Book Reviews -- By: Anonymous

Journal: Conservative Theological Journal
Volume: CTJ 07:22 (Dec 2003)
Article: Book Reviews
Author: Anonymous

Book Reviews

The Synoptic Gospels: An Introduction by Keith F. Nickle, Louisville, KY: Westminster/John Knox, 2001 (revised), 215 pp., paperback, $19.95

Keith F. Nickle (retired pastor and educator living in Sautee, Georgia) has written a helpful survey of the difficulties in understanding the origin and literary relationship of the Synoptic Gospels. The book is useful, and interesting to read, but is marred by some of Nickle’s presuppositions.

Nickle advocates the common Two-Source Hypothesis of the origin of the Synoptic accounts which states that Mark was written first, and that Matthew and Luke used both Mark and an unknown source of oral sources (or perhaps written) known as “Q” from the German word quelle meaning “source” (although this derivation of “Q” is debated).

This approach defies the understanding of early Church history that established that Matthew was written first, and that all four Gospels were written independently. While this approach may be the best, Nickle’s work is a helpful survey of the issues. It is also most helpful for seeing the arguments for a Two-Source approach to the Synoptic Problem.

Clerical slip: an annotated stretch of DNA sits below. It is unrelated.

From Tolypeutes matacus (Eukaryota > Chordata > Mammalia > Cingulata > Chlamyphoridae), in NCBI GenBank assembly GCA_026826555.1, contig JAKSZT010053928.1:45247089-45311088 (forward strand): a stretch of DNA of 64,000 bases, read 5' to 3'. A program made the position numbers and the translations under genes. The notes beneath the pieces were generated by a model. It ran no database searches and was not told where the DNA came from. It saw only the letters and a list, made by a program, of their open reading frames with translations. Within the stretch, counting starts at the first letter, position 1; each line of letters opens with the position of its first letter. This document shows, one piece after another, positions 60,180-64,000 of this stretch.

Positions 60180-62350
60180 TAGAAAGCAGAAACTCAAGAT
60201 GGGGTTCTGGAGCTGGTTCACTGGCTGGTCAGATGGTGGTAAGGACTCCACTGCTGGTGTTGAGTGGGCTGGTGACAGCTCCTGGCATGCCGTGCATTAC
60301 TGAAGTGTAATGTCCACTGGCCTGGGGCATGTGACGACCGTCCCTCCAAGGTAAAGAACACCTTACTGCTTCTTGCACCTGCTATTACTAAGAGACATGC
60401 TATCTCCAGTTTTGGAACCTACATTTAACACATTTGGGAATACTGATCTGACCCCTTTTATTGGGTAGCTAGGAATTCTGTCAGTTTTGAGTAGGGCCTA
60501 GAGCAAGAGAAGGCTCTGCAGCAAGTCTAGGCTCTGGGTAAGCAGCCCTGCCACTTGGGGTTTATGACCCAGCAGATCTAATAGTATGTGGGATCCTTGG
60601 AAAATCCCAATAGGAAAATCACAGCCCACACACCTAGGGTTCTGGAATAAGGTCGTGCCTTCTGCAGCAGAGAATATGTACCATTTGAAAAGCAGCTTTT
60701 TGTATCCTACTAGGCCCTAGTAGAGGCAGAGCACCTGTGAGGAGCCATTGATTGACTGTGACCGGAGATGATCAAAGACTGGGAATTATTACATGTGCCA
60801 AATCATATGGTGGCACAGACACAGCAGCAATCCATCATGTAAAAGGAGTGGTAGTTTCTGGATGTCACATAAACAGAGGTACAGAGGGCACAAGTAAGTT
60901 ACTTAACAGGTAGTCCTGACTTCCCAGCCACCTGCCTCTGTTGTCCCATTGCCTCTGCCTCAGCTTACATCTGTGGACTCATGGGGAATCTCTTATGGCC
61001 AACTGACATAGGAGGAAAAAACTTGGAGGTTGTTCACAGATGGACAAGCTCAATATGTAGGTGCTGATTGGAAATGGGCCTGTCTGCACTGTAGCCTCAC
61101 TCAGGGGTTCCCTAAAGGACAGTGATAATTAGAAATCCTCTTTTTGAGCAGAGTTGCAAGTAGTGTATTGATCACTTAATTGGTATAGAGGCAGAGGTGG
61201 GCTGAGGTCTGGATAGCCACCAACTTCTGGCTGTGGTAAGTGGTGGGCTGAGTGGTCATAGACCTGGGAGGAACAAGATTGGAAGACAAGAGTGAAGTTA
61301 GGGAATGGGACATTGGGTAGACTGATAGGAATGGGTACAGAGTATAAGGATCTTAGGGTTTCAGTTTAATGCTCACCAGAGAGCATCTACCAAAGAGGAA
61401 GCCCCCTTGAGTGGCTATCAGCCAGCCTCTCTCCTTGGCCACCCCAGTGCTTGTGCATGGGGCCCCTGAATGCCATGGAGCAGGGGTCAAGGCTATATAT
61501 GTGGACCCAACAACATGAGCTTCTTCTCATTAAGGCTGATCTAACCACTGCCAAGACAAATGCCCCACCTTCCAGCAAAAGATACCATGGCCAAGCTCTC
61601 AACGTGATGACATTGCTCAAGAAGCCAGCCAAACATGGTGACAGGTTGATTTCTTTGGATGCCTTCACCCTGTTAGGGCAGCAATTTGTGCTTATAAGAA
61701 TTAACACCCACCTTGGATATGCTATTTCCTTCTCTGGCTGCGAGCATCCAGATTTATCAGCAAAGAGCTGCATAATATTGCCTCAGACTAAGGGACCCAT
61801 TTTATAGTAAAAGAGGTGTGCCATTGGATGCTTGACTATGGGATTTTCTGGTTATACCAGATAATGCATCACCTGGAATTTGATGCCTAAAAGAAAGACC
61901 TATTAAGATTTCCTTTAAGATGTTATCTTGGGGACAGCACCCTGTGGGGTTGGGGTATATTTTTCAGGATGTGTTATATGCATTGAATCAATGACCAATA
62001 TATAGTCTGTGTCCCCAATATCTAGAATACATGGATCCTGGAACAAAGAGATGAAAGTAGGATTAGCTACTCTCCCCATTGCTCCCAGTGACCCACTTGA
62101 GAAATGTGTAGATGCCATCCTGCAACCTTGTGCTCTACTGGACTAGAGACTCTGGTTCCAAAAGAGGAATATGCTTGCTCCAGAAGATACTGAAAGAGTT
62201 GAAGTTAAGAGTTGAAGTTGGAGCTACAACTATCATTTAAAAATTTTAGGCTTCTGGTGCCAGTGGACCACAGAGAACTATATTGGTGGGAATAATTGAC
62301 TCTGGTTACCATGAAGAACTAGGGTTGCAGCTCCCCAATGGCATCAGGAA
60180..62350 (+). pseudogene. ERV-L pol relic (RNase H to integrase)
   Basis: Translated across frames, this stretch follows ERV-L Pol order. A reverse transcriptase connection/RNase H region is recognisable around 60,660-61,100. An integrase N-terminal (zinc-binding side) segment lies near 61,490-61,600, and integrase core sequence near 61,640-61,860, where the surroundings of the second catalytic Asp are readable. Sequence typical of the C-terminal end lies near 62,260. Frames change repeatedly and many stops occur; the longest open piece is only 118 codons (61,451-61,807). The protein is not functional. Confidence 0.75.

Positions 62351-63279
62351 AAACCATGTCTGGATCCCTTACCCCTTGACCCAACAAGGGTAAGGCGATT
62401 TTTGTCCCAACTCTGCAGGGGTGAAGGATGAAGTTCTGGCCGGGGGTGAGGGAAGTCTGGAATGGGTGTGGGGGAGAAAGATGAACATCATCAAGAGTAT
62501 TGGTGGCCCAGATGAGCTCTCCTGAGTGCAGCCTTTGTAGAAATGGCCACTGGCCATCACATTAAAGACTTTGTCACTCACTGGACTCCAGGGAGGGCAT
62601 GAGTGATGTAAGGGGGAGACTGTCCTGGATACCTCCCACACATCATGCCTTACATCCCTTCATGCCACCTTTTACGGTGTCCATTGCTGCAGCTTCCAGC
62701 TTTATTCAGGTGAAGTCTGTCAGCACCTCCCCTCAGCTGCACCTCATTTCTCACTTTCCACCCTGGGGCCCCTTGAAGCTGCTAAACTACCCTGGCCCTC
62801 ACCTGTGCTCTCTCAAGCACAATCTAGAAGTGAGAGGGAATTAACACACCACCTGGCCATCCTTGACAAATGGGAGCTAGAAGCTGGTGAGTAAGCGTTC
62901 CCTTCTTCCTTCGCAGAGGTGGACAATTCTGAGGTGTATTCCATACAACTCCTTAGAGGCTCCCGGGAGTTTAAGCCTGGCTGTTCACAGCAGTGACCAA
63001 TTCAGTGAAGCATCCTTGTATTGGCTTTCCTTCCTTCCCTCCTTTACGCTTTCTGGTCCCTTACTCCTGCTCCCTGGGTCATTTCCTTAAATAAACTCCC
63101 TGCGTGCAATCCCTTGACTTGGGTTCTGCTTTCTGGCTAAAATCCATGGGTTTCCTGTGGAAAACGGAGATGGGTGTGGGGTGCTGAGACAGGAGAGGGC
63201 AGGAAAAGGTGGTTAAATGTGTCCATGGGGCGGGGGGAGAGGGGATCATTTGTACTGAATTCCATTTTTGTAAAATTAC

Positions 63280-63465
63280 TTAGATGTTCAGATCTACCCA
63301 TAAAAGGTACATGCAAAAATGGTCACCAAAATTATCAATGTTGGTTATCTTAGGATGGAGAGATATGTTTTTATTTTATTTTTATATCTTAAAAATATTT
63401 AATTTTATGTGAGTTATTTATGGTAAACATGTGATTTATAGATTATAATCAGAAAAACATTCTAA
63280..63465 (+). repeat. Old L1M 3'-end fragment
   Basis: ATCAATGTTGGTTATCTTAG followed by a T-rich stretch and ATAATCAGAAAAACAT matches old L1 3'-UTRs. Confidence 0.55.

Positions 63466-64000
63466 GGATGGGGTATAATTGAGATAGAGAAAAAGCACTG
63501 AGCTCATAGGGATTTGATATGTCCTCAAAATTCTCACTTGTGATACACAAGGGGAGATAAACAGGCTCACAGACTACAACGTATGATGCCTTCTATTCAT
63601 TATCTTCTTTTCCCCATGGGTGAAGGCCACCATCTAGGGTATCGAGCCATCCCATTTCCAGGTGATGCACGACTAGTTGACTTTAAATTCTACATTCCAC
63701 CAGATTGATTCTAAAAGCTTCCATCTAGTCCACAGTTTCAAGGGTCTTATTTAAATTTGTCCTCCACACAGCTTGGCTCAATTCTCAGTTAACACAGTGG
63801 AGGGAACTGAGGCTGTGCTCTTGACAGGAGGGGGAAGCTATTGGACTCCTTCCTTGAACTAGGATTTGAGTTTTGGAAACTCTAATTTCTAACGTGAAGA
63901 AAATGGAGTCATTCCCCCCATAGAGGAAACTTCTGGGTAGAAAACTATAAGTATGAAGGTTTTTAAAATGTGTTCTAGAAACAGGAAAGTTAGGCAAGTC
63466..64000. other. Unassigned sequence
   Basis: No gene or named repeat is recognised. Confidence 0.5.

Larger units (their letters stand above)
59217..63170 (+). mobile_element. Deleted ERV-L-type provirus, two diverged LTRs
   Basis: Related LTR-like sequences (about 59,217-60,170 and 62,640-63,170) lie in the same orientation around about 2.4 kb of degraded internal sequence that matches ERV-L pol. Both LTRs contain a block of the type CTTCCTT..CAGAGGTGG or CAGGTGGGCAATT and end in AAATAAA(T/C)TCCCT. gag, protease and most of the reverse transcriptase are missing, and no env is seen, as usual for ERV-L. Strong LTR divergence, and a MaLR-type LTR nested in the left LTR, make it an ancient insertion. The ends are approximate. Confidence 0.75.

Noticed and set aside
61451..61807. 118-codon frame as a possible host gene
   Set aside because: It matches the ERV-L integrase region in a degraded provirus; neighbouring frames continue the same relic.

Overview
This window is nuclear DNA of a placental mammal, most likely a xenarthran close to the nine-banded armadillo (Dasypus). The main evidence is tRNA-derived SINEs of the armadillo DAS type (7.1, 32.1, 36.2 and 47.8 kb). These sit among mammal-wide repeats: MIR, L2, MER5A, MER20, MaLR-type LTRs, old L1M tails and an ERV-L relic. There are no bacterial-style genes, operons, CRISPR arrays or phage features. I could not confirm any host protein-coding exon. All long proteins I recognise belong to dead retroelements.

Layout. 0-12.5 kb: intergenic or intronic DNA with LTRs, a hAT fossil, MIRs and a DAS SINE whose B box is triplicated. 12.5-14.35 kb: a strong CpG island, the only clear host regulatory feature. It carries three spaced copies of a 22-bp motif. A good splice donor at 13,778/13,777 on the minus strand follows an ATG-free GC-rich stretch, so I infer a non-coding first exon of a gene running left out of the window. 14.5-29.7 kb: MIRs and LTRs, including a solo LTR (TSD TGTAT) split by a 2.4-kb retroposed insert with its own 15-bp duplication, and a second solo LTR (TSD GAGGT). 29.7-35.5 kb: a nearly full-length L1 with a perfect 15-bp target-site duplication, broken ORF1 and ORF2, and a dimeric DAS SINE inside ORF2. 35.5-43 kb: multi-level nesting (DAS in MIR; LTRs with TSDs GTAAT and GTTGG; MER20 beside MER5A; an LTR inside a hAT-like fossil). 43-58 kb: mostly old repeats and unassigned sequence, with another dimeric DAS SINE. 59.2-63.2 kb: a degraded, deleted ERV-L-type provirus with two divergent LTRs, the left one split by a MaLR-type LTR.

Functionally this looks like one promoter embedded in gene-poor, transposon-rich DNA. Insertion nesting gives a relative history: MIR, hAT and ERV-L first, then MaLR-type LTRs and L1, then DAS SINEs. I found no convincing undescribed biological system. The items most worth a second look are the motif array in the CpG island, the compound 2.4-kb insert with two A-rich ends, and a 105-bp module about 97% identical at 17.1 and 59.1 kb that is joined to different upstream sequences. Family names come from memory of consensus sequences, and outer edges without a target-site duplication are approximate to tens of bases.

The Synoptic Problem may never be fully answered, and at the very least Nickle, does a good job of trying to answer the problem, but in the end, his approach raises more questions than it answers.

Allen R. Mickle, Jr.
Assistant Pastor, St. Clair Baptist Church, Tecumseh, ONT
Th.M. Student, Detroit Baptist Theol. Seminary, Allen Park, MI

An Illustrated Guide to Biblical History by Kendell H. Easley, Nashville: Holman, 2003, 300 pp., hardback, $19.97

Filled with color graphs, charts, maps, and photos, this is an outstanding reference work covering the entire Bible from Genesis to Revelation. The book is produced on high quality paper, with an outstanding layout and format. But the biblical material is top quality and easy to understand. Every major event, personality, and the unfolding of God’s plan, is presented so that every level of reader is inspired by the Word of God.

The book focuses on well-known Bible events, but also, on the backgrounds of little known happenings that complete the story of how God has worked in the giving of His revelation. What is so good about the book is that it gives connections (visually and graphically) that could easily be missed. In terms of a visual resource, there are over 200 pictures, 75 maps, and 15 “timelines, all designed to increase your understanding of what God has done, what He is doing, and what He will do.”

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